When thousands of protesters, including prominent scientists and politicians, hit the streets of Denver as part of the national March for Science on April 22, some demonstrators took note of which groups were there and which were missing. One institution that was notably absent: the Denver Museum of Nature & Science.
A reader who participated in the march wrote Westword: "After discussing the huge success of the March for Science with friends who attended, we were troubled when recounting the organizations that attended, and found that we could not remember seeing the Denver Museum of Nature & Science at the event. Considering that the whole message of the event was "science not silence," I find this to be disheartening. I hope you consider asking them why they did not attend the event."
So we did.
Museum president and CEO George Sparks tells Westword, "We decided not to support it as an institution. We felt it was a political event, and that's not what we do."
Sparks says he did have a conversation with his staff, telling them that the museum would not officially endorse or participate in the march, but that each staffer had a "right and responsibility to go for it" and attend the demo if they saw fit.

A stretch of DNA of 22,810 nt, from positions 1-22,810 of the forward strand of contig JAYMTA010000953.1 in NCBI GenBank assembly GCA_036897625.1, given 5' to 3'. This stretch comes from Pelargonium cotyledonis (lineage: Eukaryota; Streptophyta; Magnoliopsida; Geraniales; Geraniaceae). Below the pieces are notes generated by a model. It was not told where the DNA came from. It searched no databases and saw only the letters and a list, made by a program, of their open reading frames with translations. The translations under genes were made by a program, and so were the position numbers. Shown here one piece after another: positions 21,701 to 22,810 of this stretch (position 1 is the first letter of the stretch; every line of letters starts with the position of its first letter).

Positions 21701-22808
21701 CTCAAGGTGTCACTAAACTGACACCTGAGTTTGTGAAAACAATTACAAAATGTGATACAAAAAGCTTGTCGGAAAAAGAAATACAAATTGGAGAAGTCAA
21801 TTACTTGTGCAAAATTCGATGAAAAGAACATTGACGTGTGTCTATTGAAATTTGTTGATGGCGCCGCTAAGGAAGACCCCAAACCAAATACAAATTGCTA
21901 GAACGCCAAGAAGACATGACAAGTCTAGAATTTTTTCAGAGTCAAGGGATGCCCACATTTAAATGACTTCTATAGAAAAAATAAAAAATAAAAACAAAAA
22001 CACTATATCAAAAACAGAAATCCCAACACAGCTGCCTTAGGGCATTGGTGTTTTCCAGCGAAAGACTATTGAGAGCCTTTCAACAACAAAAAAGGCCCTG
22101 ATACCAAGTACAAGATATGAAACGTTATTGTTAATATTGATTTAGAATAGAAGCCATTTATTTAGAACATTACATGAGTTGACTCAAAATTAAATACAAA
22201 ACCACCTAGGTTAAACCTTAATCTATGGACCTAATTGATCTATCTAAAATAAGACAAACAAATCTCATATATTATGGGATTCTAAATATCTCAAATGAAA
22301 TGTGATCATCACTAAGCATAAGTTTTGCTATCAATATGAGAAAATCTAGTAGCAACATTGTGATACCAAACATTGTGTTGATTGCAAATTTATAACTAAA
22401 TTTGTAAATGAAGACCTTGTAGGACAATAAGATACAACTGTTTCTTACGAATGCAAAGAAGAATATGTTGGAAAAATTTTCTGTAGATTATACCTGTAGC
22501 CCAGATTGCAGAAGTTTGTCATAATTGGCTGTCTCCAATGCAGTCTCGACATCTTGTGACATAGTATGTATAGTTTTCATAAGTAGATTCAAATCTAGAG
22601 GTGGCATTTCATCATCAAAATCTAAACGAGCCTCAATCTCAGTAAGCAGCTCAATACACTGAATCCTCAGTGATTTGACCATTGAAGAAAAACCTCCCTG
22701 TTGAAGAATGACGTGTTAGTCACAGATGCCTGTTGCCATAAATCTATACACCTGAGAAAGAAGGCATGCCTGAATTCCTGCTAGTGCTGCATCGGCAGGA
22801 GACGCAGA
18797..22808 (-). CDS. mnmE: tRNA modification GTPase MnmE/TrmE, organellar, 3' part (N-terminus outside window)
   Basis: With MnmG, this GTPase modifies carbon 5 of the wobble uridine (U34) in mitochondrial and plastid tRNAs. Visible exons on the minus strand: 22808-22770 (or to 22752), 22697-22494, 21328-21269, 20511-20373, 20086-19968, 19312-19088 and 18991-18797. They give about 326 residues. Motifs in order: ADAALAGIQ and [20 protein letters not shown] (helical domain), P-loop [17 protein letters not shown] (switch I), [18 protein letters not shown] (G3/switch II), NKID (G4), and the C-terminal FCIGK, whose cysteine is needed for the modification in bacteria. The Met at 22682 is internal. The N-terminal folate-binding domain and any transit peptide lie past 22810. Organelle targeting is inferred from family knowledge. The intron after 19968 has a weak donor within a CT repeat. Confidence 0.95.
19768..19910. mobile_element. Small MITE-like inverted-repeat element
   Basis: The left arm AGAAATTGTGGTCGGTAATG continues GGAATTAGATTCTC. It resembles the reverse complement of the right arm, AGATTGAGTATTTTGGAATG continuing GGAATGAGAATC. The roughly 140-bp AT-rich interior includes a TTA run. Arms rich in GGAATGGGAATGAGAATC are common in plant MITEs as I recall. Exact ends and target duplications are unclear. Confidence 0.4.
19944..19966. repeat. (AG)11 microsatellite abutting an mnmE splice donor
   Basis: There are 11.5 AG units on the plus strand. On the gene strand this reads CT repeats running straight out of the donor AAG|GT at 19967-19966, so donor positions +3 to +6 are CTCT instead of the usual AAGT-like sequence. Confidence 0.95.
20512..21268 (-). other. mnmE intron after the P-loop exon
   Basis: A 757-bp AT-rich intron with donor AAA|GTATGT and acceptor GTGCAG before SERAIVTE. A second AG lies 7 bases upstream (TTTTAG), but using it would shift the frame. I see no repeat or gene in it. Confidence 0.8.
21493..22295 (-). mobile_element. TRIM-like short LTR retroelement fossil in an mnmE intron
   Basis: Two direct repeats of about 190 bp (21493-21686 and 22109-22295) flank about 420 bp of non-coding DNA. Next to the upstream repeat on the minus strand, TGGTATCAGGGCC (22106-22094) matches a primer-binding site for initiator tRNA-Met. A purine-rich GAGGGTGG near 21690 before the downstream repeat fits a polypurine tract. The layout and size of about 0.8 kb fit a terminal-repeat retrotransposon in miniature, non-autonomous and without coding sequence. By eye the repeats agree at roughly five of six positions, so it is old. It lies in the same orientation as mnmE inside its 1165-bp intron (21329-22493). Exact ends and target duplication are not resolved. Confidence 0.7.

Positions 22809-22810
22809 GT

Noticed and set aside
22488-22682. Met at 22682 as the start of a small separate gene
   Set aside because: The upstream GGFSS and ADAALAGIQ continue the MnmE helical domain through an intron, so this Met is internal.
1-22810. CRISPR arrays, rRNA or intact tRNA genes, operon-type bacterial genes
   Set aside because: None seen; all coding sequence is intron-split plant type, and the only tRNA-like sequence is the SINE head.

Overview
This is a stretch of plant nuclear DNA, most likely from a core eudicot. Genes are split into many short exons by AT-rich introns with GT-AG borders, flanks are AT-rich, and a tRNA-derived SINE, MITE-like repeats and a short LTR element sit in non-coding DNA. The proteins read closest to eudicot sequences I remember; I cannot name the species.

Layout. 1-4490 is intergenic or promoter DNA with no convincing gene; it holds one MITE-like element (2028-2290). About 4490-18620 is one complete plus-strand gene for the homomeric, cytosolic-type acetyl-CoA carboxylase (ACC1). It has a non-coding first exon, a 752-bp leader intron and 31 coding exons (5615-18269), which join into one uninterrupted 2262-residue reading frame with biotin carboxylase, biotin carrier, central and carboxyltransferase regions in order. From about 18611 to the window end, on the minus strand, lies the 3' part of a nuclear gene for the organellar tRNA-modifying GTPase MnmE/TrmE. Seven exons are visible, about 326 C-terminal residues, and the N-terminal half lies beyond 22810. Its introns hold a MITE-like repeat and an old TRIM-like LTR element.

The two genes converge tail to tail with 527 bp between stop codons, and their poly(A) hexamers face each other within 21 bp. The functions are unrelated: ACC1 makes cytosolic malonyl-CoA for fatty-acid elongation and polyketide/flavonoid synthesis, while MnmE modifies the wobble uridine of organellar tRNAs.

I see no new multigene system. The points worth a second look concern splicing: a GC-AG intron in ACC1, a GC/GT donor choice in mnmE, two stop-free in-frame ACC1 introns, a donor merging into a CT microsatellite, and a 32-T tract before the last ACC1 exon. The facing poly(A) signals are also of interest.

"We obviously do support science," Sparks says, but he notes that the march itself had a political bent: It was an overt criticism of President Donald Trump's attempt to roll back environmental protections. And taking a stance on that, he notes, is based in opinion.
While Sparks did not attend the rally and says he has not spoken to anybody on staff about it, he's noticed that his staffers' Facebook pages are filled with March for Science posts. "I'm sure there were staff out there," he says. "Nobody said anything one way or the other. I'm sure we had good representation, but that was an individual choice."
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In the twelve years that Sparks has been with the museum, he recalls it participating in only two political events: The campaign to extend Scientific and Cultural Facilities District funding last year and a 2007 bond campaign, both directly related to museum funding.
While arts and culture organizations fret about Trump's threats to cut the National Endowment for the Arts, the National Endowment for the Humanities, the Corporation for Public Broadcasting and National Public Radio, Sparks says federal funding cuts would do little to hurt the museum's bottom line.
"We don't get much federal funding. We get an occasional grant. We haven't heard anything from the feds about anything we do," he says.
"People have opinions,and they're certainly entitled to those opinions," Sparks concludes. But the museum's sole responsibility is to science, he notes: "We do it day in, day out."